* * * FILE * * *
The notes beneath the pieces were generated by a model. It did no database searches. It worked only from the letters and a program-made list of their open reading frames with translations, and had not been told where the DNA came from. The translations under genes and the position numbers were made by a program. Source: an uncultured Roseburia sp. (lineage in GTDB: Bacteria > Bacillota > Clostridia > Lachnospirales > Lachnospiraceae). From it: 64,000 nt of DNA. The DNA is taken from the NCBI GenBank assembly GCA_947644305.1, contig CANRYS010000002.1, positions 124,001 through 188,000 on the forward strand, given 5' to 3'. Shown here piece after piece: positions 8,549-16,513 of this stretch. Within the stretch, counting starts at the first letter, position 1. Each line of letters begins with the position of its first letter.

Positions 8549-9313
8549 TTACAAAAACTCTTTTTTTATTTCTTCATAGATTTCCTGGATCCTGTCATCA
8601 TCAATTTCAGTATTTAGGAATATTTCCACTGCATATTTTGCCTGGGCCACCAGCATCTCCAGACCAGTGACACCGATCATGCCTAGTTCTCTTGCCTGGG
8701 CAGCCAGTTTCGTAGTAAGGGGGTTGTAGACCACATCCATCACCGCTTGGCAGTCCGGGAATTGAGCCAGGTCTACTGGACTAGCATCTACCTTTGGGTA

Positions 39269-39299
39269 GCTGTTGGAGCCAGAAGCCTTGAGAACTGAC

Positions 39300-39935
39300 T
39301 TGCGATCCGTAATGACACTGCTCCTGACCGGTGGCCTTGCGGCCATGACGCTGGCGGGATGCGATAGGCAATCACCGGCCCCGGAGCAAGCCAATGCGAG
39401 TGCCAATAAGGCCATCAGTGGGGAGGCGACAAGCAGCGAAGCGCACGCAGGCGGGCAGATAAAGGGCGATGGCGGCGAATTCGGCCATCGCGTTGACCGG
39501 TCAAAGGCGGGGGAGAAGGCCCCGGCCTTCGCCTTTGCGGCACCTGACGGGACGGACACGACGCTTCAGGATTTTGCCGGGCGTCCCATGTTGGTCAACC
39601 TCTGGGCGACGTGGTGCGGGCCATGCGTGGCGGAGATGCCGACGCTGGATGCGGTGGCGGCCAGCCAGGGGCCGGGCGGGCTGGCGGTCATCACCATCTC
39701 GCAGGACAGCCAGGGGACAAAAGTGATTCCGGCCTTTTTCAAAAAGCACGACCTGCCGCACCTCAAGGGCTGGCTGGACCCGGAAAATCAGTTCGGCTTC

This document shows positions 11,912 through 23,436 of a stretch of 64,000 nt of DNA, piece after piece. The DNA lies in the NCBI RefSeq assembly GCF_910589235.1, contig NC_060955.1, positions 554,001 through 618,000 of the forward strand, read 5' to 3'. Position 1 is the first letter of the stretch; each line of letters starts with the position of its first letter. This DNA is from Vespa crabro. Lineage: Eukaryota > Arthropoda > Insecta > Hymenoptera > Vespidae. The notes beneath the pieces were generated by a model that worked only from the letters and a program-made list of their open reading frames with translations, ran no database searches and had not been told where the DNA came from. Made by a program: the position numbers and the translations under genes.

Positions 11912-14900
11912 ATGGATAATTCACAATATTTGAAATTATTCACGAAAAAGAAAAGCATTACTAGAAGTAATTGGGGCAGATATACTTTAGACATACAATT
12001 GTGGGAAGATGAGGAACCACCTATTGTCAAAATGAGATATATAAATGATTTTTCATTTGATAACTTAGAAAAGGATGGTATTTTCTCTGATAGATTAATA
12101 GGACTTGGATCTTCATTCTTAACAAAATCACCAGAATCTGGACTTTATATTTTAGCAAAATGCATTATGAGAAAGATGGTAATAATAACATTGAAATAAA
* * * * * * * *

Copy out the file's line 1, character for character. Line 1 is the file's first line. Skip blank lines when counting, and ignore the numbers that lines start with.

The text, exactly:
The notes beneath the pieces were generated by a model. It did no database searches. It worked only from the letters and a program-made list of their open reading frames with translations, and had not been told where the DNA came from. The translations under genes and the position numbers were made by a program. Source: an uncultured Roseburia sp. (lineage in GTDB: Bacteria > Bacillota > Clostridia > Lachnospirales > Lachnospiraceae). From it: 64,000 nt of DNA. The DNA is taken from the NCBI GenBank assembly GCA_947644305.1, contig CANRYS010000002.1, positions 124,001 through 188,000 on the forward strand, given 5' to 3'. Shown here piece after piece: positions 8,549-16,513 of this stretch. Within the stretch, counting starts at the first letter, position 1. Each line of letters begins with the position of its first letter.